If you had asked me, twenty years ago, to name examples of police brutality, systemic racism, or white privilege, I couldn’t have. Sure, I would have agreed that such things existed, but I thought of them as some other era’s problem, or some other nation’s. Coming off of some really ugly experiences with male privilege in Wyoming, I would have taken the conversation in that direction–although I’d seen a lot of racism there, as I worked primarily with immigrants from Mexico. I just didn’t get it.
But then I moved to the South Side of Chicago.
It’s hard to live comfortably in a place where violence permeates. Muggings, break-ins, shootings affected the people I knew, marked the community around me. Sometimes, the gangs seemed wholly in control; sometimes, the police shot men in the back. Many of our friends simply couldn’t handle it, relocating as soon as they could. But for others, including Danelle, this is reality, year after year.
Ron and I accepted that we might be affected personally, and we refused to be intimidated. We embraced the South Side, venturing into blighted neighborhoods in search of good food, a blues band, or just to see what they looked like. We began to interrogate our own racist assumptions. As I may have mentioned, we are unusual.
Even so, I didn’t realize how very scary it is to raise an African-American boy in this country. I didn’t realize how many ordinary things would just be harder for him, from the get-go. Yeah, no one likes to see a toddler let loose in the candy aisle. Guess how much worse that is when it’s a Black toddler. No one likes to see the bully show up at the playground. Guess how hard it is when everyone just assumes your son is the bully.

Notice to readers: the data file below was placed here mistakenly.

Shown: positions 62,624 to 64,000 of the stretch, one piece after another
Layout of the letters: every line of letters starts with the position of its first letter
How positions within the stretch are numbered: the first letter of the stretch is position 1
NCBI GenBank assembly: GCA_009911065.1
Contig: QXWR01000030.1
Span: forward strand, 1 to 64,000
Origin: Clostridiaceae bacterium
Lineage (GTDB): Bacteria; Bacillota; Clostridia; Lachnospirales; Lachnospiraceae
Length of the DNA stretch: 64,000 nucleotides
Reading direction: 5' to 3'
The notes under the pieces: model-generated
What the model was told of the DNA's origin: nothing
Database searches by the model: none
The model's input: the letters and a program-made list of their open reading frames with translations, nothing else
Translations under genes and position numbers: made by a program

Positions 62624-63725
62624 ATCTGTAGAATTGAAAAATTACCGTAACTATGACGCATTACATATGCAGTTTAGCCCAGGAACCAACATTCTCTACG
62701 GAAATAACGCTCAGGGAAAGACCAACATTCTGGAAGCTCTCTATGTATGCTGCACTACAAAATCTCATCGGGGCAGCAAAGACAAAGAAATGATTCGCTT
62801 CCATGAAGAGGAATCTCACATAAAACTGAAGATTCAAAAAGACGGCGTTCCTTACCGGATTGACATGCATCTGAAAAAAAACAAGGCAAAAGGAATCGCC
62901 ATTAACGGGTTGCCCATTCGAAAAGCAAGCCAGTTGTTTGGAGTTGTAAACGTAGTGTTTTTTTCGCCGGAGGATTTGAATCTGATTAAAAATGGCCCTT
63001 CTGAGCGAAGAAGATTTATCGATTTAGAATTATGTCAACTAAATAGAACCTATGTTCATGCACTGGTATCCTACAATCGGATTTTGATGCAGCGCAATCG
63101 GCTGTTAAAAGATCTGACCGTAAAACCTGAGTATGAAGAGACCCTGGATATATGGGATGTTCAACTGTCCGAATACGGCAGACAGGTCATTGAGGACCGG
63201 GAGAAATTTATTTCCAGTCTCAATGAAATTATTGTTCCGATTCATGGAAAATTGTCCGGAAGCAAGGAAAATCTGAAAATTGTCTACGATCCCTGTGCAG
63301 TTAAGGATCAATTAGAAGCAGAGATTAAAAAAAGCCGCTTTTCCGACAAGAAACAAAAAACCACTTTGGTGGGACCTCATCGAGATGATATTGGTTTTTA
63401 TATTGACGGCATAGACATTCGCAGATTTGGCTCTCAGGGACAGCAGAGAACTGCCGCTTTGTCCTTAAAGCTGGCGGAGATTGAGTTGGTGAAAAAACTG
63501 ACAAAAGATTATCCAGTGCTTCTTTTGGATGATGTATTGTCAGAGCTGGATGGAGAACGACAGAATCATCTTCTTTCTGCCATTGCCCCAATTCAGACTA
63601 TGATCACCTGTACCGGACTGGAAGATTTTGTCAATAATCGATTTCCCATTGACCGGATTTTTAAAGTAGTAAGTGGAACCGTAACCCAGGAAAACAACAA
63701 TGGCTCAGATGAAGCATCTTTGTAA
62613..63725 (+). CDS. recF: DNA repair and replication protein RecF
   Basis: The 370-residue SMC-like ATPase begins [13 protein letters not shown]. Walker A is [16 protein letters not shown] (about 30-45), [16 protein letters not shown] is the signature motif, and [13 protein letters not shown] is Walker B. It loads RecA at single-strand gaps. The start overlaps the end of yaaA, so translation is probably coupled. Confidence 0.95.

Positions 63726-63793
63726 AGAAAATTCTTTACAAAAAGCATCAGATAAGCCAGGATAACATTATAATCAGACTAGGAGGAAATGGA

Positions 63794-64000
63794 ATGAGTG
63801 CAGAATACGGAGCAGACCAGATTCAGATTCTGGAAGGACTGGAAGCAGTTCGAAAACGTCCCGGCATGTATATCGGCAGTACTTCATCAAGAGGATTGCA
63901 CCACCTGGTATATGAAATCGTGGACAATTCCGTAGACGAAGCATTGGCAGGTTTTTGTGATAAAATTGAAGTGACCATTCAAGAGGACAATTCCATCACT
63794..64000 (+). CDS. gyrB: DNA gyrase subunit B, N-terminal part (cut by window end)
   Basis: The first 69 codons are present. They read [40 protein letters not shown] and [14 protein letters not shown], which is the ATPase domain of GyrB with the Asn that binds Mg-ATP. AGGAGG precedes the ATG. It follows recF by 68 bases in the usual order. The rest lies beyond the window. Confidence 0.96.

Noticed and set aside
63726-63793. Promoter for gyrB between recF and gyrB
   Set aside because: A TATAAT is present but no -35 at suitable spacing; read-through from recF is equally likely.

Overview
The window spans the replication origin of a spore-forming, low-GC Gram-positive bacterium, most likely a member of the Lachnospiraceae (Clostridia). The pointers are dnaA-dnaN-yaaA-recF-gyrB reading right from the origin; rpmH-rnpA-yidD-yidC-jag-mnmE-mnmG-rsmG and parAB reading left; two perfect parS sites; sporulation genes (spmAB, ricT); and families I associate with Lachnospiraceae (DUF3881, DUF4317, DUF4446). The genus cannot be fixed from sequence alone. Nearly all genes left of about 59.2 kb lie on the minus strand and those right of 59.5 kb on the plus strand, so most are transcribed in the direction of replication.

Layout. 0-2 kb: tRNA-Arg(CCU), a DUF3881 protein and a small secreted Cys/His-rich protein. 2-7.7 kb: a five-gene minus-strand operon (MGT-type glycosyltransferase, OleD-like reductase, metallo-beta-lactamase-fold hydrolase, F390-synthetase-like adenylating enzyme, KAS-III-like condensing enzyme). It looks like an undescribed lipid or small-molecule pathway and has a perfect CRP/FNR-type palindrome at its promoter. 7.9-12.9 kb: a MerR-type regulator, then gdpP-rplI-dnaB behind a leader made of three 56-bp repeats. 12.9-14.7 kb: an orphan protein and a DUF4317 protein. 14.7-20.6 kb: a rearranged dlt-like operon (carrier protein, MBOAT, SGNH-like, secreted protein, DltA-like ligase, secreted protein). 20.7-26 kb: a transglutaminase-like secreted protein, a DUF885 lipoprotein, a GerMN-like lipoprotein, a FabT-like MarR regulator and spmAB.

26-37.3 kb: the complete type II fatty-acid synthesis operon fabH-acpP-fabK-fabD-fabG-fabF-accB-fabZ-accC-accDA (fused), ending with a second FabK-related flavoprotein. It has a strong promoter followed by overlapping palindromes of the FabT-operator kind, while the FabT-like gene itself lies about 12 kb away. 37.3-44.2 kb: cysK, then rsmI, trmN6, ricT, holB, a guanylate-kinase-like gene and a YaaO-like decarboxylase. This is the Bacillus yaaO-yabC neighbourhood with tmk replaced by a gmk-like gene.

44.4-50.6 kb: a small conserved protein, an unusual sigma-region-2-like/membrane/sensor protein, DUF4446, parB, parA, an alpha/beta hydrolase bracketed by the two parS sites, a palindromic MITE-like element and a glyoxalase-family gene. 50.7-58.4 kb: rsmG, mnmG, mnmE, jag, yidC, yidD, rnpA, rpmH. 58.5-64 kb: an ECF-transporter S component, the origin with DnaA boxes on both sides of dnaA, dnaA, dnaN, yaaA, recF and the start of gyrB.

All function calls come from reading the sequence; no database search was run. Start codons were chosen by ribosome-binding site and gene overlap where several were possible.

We thought we had it figured out. Move to a safe, diverse suburb. Make sure we have “The Talk” early and often. Make sure respectful attitudes towards authority are mandated. Point out how not to behave, as when we walked by an arrest being made when the Original Wailers headlined our street festival. Don’t allow toy guns at the park, even when everyone else has them. Don’t allow toy guns in the backyard. Don’t allow toy guns in the house. Don’t pretend you have a toy gun.
But the events of this week, beginning with the murder of George Floyd, have made it painfully clear that there is no safety for my son. I see him in the man lying on the ground, unresponsive. Until he lives in a society that does not judge him by the color of his skin–and does not teach others to fear him–I will be afraid. And thus, I will know something of the fear that Danelle has known her whole life.
But therein lies the rub–how do we get to such a society? It is even possible? The Seattle Times had an article this evening that gave me some hope. They quoted Bishop Reggie Witherspoon Sr., senior pastor at Mt. Calvary Christian Center in Seattle’s Central District: “How we are going to fix it is when white America comes to the table and says this is categorically wrong and we are not standing for it anymore.”
My fellow white Americans, can you join me at the table?
One thought on “Scared every day.”
It recently dawned on me that my privilege is deciding how much exposure my son gets to the the history and current demonstrations on racial injustices. I realized this is not an option for you and all the mothers of black boys. “The talk” isn’t about sex anymore, it’s about survival.
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